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Setting Limits with an Overbearing Friend

02 Aug

A friend of mine recently told me a great story – I found it a classy lesson in setting limits with friends who overstep.

She and her husband have a popular restaurant, frequented by hungry locals for breakfast and lunch.  The place is always hopping and a little overcrowded, and they depend on being able to get people in and out of there quickly in order to squeeze a decent profit out of the place.

One friend of theirs – a smart, loud, opinionated and somewhat dominating guy, with a good heart but not a clue about how to behave socially, had taken to establishing a beach head at one of the tables near the door. There he’d accost people coming in and those sitting at nearby tables (at top decibels) with his thoughts about town politics, people who’d offended him, and the issues of the day.

People couldn’t get away from him.  They squirmed and chafed in trapped irritation while receiving this blast of one-way, overbearing opinion. The only way to find relief was to yell for the check and book out of there as fast as possible. Many a delicious meal was left half-eaten.

As you might imagine, it got so bad that some people stopped coming, just to avoid this guy – or they’d come, see him and turn on their heel and go someplace else.  He was actually killing business.  

My friend was getting furious.  She also knew that, as intimidating and blustery as this guy was, he was also fragile and easily hurt.  In fact, it was this combo that usually kept people from telling him the truth. They just avoided him instead. He remained lonely, socially isolated and clueless about what it was about him that people didn’t like.  

Here’s what she did.  She invited him out for tea, saying they had to talk.  In her very warm and direct way, looking him straight in the eye, she told him that she was very, very upset with him. (This got his full, astonished attention.  He was used to people averting their eyes and looking for the door, not such direct and fully present contact.) 

She said she realized she had a choice: she could confront him and possibly save their relationship, which she ultimately cared about and valued, or she could say nothing, get more and more furious, and ultimately write him off as a friend.  She said she was getting pretty close to the latter and decided to try to interrupt the trajectory.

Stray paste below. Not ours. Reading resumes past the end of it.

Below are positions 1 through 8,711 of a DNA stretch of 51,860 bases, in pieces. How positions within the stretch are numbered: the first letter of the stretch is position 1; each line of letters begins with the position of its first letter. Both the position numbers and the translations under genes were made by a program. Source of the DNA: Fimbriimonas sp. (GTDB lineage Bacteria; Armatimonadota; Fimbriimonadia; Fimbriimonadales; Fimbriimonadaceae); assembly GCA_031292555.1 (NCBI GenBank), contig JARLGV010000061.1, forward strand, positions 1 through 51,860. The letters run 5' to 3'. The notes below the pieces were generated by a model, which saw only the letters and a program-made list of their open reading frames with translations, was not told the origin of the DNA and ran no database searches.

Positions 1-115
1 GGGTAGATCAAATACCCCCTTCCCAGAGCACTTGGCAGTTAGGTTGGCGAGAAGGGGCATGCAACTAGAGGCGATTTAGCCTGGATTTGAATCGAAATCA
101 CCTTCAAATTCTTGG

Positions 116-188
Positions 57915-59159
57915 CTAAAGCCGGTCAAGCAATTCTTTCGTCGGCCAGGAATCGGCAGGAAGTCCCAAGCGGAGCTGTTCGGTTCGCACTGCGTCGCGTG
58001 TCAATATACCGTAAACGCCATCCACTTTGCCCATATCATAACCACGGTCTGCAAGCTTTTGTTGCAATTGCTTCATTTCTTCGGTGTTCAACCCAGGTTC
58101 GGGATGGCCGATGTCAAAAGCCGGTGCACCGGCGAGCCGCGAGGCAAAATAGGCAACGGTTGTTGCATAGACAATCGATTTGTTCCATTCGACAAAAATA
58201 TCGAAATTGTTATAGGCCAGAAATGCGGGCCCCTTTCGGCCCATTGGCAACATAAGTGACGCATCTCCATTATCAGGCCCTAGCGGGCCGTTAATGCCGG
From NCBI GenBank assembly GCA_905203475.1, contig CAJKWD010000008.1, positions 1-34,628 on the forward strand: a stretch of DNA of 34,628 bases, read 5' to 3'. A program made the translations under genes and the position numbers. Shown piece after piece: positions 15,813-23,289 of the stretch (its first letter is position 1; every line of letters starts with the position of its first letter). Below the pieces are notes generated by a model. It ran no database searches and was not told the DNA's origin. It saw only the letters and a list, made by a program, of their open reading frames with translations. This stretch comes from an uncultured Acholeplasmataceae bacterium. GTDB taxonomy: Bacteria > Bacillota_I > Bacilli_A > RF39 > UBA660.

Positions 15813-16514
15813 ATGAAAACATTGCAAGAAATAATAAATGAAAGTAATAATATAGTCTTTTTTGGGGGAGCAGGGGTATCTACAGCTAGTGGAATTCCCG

She told him he was scaring off customers with his aggressive, opinionated behavior.  He started to argue with her.  She interrupted him very quickly, mid-sentence, and said that this was not up for discussion.  She believed it to be the case, and that’s all that counted.  He could no longer come to the restaurant and hold forth.  It had to stop immediately, before they went broke.

He looked at her very plaintively, with tears in his eyes, and said, “Then when will I see you and Dave?” She said she would get together with him socially if he stopped driving them crazy at the restaurant.  First she had to get over being mad at him.  

A month later, my friend happily reported that they’d had a lovely time with this guy at a small birthday luncheon they’d given for a mutual friend.  His conversation was interesting, informative and mostly respectful of the other guests. The few times he started getting overbearing, he checked himself. He gratefully reported that he’d had a wonderful time.  They set up another gathering.  He no longer comes to the restaurant.  

Looks like a happy ending to me.  Here’s what I think she did that was so effective:

  • She told the truth, but with sensitivity, expressing her commitment to saving the relationship first. This allowed him to stay tuned to what she was telling him.
  • She was fully present, establishing direct eye contact and not flinching from fully connecting during an uncomfortable conversation.
  • She stated her issue clearly and directly, pointing to his behavior and not his personhood. She didn’t assault his character nor do any of the things most of us do when we’ve allowed infuriating behavior to go on too long; or to justify saying something that we know will hurt and therefore feels “mean”.  
  • She brilliantly did not get caught up in arguments about her premise, that his behavior was hurting business.  By not getting trapped into having to debate her rightness, she was able to maintain her agenda and not get distracted.
  • She built in a reward for his shaping up.
  • She went into the conversation willing to live with the consequences if it went sour – that the relationship would end.

Kudos to my pal.  She did an awesome job.  

I hope you’re all having as good a summer as she currently is.

All best,